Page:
How a young atheist and a priest who lost his faith made me a better evangelizer
It is a familiar interaction for anyone who has given a parish talk. After my lecture someone, usually a parent, speaks to me sadly about someone else, usually a daughter or son, who no longer has any interest in the Catholic faith. Each time, I am left to grapple with their questions: How do you bring someone back to the faith? How do you evangelize those who see no value in a relationship with a loving God?
How do you evangelize those who see no value in a relationship with a loving God?
Recently two unlikely people helped me to sharpen and, I hope, deepen my answers. One was a complete stranger; the other my friend, a resigned priest. Both rejected the Christian faith.
“I don’t believe in God,” a young man proclaimed during the question-and-answer period of a talk on personalist philosophy I gave at the Catholic Worker house in the Bowery in New York City a couple of years ago. “I don’t believe in life beyond the grave. I don’t spend any time thinking about these topics. I don’t feel inclined to think about them, and I don’t feel guilty. I just live my life.”
He was with a small group of students from a Catholic university attending the lecture, and I thought he exhibited some courage expressing his views among a largely Catholic audience. I almost immediately thought of the novelist Walker Percy—his preoccupation with what he called “the malaise” and his affection for the father of existentialism, Søren Kierkegaard (1813-55).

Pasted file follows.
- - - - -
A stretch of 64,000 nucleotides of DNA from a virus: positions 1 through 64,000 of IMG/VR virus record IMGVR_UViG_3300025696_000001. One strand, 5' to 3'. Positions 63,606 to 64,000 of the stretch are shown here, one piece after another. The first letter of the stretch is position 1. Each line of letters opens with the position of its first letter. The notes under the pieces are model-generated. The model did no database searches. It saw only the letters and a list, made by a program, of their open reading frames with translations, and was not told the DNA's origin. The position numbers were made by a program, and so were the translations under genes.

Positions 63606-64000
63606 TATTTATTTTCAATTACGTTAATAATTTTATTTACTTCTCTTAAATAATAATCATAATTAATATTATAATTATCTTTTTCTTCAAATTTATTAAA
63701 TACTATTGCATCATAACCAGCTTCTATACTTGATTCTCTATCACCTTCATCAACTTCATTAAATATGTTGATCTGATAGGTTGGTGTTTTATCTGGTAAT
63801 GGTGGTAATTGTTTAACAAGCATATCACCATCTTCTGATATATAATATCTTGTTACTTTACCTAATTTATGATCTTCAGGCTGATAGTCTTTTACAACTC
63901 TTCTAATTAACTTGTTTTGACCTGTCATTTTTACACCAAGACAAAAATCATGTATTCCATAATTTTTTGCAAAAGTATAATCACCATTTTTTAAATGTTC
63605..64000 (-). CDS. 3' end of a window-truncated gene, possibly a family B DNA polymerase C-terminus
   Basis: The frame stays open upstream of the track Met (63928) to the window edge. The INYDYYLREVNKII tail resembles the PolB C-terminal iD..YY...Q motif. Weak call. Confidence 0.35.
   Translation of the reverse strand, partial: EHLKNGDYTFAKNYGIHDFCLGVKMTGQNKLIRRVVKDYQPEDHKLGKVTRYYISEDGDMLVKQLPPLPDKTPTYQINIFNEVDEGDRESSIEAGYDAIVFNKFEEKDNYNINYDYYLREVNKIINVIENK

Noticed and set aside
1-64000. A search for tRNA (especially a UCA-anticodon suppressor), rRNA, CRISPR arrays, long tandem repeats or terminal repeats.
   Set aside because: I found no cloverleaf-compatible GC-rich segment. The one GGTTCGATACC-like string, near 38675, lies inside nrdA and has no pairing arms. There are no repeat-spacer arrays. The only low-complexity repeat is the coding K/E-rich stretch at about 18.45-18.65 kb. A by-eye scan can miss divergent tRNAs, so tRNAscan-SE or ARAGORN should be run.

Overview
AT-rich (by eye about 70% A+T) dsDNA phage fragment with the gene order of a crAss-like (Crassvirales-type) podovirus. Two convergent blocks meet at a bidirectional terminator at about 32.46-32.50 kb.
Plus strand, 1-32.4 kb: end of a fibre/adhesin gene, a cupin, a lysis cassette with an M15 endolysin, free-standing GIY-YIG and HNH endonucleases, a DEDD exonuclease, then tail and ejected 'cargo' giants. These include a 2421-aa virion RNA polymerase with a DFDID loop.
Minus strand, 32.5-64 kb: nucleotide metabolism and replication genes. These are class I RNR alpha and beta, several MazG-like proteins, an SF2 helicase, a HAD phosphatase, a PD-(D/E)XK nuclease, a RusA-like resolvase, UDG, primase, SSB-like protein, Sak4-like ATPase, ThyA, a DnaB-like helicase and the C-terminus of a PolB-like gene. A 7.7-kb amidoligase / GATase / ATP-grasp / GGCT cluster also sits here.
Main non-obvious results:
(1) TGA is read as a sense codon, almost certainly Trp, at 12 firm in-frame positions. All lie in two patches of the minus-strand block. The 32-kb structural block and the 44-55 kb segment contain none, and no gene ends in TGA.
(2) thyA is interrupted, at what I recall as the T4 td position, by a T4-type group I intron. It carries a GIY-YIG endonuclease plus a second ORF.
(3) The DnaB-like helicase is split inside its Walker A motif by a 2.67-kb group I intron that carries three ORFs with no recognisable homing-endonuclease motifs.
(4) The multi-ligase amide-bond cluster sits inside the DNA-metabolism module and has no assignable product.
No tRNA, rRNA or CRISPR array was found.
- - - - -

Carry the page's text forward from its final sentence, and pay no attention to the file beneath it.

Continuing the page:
What Percy called the malaise, Kierkegaard described as a kind of despair: being lost in everydayness, unable or unwilling to confront ultimate questions. Kierkegaard thought that every person lived in one of three spheres of existence: 1) the aesthetic, which was immersion in the sensory pleasures of this world with no awareness of transcendence; 2) the ethical, a kind of Stoicism, which stressed duty, commitment and fidelity to law; and 3) the religious, which was an interpersonal relationship with God that was achieved not through reason or argument or proof but through a leap of faith. A person who makes this leap should live in such a way as to bear witness to the loving presence of God. That witness could be both a sign and an invitation to others.
For much of Percy’s first novel, The Moviegoer, the narrator and main character, Binx Bolling, lives in the aesthetic sphere, but he is on a search. He notes: “To become aware of the possibility of a search is to be on to something. Not to be on to something is to be in despair.” Eventually, through a love relationship with a very needy young lady, Binx makes a leap to God.
Kierkegaard got it right: The key is bearing witness with your life.
I was hoping to speak with the student after my lecture at the Worker, but he left before I could catch his attention. If I had, I probably would have confronted him with some questions touching on metaphysics that I propose to students in my philosophy classes: What do you think is the meaning of life? What are the implications for living if there is no God? If there is no God, isn’t human existence absurd? What is your experience of loving and being loved, and what is the meaning of a love relationship if life is absurd?